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14 Examples of Scope Risk

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Scope risk is the potential for project failures related to uncontrolled change or ambiguous requirements and objectives. This includes the risk that your initial scope and out-of-scope definitions will by open-ended or unclear. Scope risk also includes the potential that scope will change over time without proper adjustments to schedule, budget and dependencies. The following are common examples of scope risk.

Ambiguous Objectives

Project targets that are imprecise and open-ended such as "improve customer experience."

Ambiguous Requirements

Open-ended requirements such as "the system shall be secure."

Ambiguous Contracts

Contracts that are unclear in some way resulting in expanded scope for a project. For example, a contact that states that you will provide a "design" to a vendor. This is quite open-ended whereby the vendor may demand some great variety of design artifacts.

Uncontrolled Change

Changes such as additional features that are informally adopted.

Stakeholder Expectations

Stakeholders who have unstated expectations for what will be delivered. Such stakeholders may be dissatisfied when these expectations aren't met and push for these changes to be incorporated without proper change control.

Project Planning Failures

Failure to base your project plan on a stable set of requirements, constraints and assumptions.

Change Control Failures

Accepting change without reassessing feasibility, plans, budget, schedule and dependencies.


Miscommunication and misinterpretations that cause scope or imagined scope to expand.

Best Effort Basis

Stakeholders or sponsors who push project teams to accept change that is probably impossible to deliver to schedule and budget but to "try their best."

Gold Plating

Project members who add additional quality or features to the project beyond what's in the requirements.

Internal Change

Factors within your control that force scope changes. For example, you find that a design your project team created is not feasible such that a new design is required.

External Change

Factors beyond your control that force scope changes. For example, a merger or acquisition that causes broad changes to processes.


Dependencies that force change to scope. For example, a database you will use that is suddenly decommissioned.

Estimate Optimism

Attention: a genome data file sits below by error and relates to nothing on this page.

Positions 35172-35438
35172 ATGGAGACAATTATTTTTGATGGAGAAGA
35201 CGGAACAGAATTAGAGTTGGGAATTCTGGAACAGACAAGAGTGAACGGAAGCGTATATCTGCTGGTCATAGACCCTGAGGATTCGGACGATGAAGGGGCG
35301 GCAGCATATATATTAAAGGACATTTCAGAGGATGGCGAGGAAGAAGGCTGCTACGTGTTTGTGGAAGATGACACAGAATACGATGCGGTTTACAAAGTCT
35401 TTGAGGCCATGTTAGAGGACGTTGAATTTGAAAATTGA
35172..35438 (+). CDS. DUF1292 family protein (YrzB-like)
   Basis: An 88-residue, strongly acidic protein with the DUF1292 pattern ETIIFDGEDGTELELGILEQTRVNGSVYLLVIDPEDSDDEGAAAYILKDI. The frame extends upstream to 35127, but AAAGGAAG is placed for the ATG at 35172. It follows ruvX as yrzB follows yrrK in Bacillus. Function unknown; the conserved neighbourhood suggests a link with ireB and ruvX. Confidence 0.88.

Overly optimistic estimates such that scope is greatly underestimated from the start.


Scope risk is the potential for scope to be underestimated, ambiguous or expanded in an uncontrolled fashion resulting in poor project performance or failures.


From a pragmatic perspective, a project fails if major stakeholders feel that it has failed. As such, expectations and imagined scope are relevant to scope risk whereby a paper trail that states something is out-of-scope can be less important that communication and acceptance.
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Architecture Risk
Benefit Shortfall
Business Impact Risk
Business Risks
Design Risk
Project Complexity
Project Failure
Project Management
Project Risk
Project Stakeholder
Requirements Risk
Risk Acceptance
Risk Avoidance
Risk Reduction
Risk Transfer
Risk Treatment
Schedule Risk
Scope Creep
Scope Risk
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Project Risk

A list of common project risks.

Benefit Shortfall

A definition of benefit shortfall.

Requirements Risk

Risks related to the quality of requirements or the requirements management process.

Business Impact Risk

The potential that business will be interrupted by a project or organizational change.

Scope Creep

The uncontrolled expansion of a project's scope.

Project Management

A guide to project management.

Change Characteristics

A list of change characteristics for change management.

Change Readiness

An overview of change readiness with examples.

Schedule Risk

An overview of schedule risk with examples.

Schedule Compression

An overview of schedule compression with examples.


An overview with schedule crashing for projects with examples.

Fast Tracking

An overview of fast tracking with examples, advantages, disadvantages and alternatives.

Project Requirements

An extensive list of project requirements including functional and non-functional examples.
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